It's worth asking the question if NetApp is starting to lose some of its hard-won momentum. Converged stack is becoming more important, and the recent product announcements from IBM (NYSE:IBM) and EMC would seem to highlight NetApp's relative weakness here. What's more, the delays in getting a general availability release of ONTAP 8.1 to market may have created some problems.

The Bottom Line
Unfortunately for investors who have to make buy/sell decisions today, it's going to take a little time to see how NetApp's guidance and commentary plays out. If EMC continues to roll along, it will raise some questions about market share shifts and management credibility. On the other hand, if there is an industry-wide slowdown over the next quarter or two, it doesn't really damage the long-term potential all that much.

If the latter case proves true, that this is largely just a speed bump, these shares are still pretty cheap relative to the growth and cash flow potential. That said, EMC is the technology and market leader and it seems like the better play today.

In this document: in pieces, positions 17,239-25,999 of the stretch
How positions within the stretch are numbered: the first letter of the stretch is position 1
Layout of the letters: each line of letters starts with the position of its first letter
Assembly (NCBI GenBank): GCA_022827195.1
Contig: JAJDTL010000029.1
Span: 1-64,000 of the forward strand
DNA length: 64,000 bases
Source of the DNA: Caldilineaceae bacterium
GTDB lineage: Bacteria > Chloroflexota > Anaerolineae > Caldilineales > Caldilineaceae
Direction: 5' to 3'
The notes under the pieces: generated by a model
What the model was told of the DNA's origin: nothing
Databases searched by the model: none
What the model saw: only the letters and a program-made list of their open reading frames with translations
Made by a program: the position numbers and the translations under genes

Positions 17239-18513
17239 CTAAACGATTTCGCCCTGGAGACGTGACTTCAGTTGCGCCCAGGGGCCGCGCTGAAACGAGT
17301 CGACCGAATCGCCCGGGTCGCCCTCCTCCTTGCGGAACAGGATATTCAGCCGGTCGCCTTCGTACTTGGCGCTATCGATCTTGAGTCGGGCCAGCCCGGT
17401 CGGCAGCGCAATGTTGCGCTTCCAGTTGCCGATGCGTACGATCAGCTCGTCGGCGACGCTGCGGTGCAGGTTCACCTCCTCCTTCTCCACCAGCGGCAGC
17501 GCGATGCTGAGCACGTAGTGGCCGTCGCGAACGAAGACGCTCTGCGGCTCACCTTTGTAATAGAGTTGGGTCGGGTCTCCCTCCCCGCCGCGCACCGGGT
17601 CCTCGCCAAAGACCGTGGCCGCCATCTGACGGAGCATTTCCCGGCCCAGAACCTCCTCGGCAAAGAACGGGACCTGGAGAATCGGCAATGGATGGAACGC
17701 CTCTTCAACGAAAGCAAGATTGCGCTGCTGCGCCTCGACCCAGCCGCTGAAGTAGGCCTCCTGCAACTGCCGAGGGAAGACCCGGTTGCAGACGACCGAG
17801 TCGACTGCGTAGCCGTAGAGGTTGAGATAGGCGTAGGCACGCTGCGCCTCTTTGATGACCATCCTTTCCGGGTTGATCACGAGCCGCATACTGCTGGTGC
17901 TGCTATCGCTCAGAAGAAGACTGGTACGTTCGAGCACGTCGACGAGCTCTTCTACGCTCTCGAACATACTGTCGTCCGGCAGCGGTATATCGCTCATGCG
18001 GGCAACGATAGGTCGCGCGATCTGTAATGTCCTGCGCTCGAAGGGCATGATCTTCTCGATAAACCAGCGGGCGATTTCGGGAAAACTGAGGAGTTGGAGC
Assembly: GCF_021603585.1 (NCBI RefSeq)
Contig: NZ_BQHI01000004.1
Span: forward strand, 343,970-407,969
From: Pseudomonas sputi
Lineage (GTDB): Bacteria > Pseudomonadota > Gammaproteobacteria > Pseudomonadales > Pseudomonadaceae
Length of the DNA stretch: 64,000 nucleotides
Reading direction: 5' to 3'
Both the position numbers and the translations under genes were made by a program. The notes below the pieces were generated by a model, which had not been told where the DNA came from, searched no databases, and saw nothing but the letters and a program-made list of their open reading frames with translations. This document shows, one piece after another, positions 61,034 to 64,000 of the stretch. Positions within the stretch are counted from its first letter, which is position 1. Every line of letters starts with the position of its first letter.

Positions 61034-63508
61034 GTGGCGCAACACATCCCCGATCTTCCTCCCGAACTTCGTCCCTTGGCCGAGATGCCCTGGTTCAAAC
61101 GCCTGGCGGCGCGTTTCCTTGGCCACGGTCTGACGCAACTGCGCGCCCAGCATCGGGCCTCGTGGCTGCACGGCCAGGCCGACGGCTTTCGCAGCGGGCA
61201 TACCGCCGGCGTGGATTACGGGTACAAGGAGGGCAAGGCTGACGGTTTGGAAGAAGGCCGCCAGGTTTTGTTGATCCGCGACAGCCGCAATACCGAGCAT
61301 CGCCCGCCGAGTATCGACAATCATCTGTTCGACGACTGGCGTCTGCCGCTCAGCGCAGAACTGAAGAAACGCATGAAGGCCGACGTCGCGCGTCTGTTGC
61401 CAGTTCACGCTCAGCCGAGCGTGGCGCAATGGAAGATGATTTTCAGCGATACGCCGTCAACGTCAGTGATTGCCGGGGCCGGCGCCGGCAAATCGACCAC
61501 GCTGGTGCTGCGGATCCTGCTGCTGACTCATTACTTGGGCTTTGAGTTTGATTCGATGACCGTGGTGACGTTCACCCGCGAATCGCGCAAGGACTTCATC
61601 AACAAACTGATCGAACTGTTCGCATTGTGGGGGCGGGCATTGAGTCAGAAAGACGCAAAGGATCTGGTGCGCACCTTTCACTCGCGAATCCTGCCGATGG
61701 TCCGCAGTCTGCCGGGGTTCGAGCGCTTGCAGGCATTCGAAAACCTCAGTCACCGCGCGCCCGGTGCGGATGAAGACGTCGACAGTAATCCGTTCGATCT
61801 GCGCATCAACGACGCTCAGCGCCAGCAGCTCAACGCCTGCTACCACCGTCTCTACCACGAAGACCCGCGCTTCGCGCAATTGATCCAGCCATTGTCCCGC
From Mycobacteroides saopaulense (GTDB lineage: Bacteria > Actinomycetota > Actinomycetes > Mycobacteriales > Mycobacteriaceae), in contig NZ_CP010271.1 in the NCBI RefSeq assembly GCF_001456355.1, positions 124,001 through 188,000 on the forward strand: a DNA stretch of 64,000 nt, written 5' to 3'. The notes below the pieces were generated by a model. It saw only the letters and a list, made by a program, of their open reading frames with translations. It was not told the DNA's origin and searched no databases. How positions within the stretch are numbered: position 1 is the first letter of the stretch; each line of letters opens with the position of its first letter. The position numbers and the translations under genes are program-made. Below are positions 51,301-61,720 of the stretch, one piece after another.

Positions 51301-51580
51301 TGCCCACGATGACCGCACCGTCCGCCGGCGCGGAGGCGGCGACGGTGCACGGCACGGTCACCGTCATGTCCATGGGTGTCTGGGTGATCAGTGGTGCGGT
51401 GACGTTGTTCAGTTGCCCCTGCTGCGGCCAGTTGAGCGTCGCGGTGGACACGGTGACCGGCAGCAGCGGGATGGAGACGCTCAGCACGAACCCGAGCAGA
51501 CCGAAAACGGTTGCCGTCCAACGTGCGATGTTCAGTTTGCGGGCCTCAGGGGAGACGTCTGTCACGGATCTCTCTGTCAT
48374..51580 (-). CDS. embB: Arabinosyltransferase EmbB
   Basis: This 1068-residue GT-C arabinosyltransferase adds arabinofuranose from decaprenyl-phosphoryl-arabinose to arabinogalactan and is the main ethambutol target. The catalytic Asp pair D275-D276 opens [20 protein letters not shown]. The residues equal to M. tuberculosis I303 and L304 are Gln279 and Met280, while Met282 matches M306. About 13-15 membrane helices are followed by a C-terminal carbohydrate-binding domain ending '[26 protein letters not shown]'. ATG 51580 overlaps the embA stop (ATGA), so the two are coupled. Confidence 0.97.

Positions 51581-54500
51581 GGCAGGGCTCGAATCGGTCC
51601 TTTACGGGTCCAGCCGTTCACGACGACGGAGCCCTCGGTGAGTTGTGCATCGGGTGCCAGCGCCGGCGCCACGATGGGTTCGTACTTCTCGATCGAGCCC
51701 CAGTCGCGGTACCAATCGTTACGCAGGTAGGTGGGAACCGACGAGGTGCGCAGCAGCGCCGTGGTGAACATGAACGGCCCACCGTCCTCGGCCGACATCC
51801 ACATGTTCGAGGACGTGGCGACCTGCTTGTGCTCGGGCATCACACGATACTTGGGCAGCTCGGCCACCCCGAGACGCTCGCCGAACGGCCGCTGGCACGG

Use the Investopedia Stock Simulator to trade the stocks mentioned in this stock analysis, risk free!

At the time of writing, Stephen D. Simpson did not own shares in any of the companies mentioned in this article.

Related Articles
  1. Personal Finance

    A Day in the Life of an Equity Research Analyst

    What does an equity research analyst do on an everyday basis?
  2. Mutual Funds & ETFs

    ETF Analysis: PowerShares S&P 500 Downside Hedged

    Find out about the PowerShares S&P 500 Downside Hedged ETF, and learn detailed information about characteristics, suitability and recommendations of it.
  3. Mutual Funds & ETFs

    ETF Analysis: iShares Morningstar Small-Cap Value

    Find out about the Shares Morningstar Small-Cap Value ETF, and learn detailed information about this exchange-traded fund that focuses on small-cap equities.
  4. Mutual Funds & ETFs

    ETF Analysis: ProShares Large Cap Core Plus

    Learn information about the ProShares Large Cap Core Plus ETF, and explore detailed analysis of its characteristics, suitability and recommendations.
  5. Mutual Funds & ETFs

    ETF Analysis: iShares Core Growth Allocation

    Find out about the iShares Core Growth Allocation Fund, and learn detailed information about its characteristics, suitability and recommendations.
  6. Mutual Funds & ETFs

    ETF Analysis: iShares MSCI USA Minimum Volatility

    Learn about the iShares MSCI USA Minimum Volatility exchange-traded fund, which invests in low-volatility equities traded on the U.S. stock market.
  7. Stock Analysis

    Should You Follow Millionaires into This Sector?

    Millionaire investors—and those who follow them—should take another look at the current economic situation before making any more investment decisions.